Objective: To investigate whether there were variations in practice in selection for rehabilitation after stroke, after adjustment for case mix.
Design: Prospective multicenter audit.
Setting: Seven acute stroke units in metropolitan and regional Victoria, Australia.
Participants: Consecutive acute stroke admissions (N=616).
Main outcome measures: Mobility Scale for Acute Stroke Score and Modified Barthel Index (MBI) scores for continence at day 3 poststroke, discharge destination from the acute hospital.
Results: Data were analyzed for 616 stroke survivors. Considerable variability in the percentage of cases accessing inpatient rehabilitation was observed in severe stroke (27%-67%) and mild stroke (27%-73%). To assess adjustment for case mix, a multinomial logistic regression was conducted with the outcome variable being discharge destination (home, rehabilitation, or nursing home), and the predictors being Mobility Scale for Acute Stroke Score, MBI continence scores, age, and social situation. The overall amount of variability explained in discharge destination by the predictors was 63% (Nagelkerke pseudo R(2)). The regression analysis was repeated, adding unit code as a predictor. Unit code was a significant contributor to the model (P<.01).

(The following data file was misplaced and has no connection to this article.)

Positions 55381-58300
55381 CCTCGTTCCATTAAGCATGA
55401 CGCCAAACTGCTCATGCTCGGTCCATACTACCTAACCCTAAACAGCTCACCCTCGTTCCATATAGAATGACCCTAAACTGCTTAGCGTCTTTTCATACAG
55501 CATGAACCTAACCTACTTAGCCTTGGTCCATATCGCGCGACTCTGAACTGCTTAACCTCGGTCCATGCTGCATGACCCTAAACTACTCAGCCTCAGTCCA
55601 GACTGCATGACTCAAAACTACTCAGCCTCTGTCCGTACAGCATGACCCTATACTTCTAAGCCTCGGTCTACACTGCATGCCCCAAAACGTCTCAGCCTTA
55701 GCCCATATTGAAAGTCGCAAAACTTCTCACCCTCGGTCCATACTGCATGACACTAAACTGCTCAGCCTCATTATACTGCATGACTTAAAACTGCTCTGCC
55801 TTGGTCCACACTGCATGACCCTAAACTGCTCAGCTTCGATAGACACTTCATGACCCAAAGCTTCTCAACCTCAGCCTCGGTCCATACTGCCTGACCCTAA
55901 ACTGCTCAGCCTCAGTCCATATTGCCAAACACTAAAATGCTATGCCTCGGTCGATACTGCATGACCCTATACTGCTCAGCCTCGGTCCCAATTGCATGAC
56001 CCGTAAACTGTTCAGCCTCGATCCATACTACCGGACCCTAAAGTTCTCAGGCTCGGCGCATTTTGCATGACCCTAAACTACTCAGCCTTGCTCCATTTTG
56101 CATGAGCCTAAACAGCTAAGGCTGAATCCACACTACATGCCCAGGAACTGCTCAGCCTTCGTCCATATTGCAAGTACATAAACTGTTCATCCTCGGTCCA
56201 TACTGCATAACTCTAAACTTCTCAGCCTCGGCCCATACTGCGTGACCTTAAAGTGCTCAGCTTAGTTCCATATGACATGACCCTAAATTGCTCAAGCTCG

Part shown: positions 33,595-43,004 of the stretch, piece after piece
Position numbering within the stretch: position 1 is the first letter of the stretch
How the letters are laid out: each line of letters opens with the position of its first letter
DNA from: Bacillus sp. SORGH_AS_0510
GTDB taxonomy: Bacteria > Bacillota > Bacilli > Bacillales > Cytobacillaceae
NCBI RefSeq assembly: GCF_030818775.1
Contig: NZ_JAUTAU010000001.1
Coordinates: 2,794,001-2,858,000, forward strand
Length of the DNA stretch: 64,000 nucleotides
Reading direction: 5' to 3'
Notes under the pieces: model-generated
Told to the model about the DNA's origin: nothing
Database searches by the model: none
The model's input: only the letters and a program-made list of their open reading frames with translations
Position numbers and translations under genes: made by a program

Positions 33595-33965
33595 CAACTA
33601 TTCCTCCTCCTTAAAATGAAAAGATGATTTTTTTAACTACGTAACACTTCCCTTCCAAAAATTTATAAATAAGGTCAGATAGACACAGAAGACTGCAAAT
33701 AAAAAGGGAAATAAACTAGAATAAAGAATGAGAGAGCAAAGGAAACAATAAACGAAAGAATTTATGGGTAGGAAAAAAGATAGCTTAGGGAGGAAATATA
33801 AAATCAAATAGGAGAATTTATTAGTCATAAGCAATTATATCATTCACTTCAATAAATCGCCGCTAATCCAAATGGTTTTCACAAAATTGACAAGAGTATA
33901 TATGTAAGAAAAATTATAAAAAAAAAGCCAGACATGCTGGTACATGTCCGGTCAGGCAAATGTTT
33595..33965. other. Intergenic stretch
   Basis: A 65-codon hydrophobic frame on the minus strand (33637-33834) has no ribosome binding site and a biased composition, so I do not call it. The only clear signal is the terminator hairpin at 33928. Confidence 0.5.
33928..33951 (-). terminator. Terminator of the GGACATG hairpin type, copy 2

Conclusion: The results of the study indicate that, after adjusting for case mix, there may be variations in practice in selection for rehabilitation leading to inequities of access.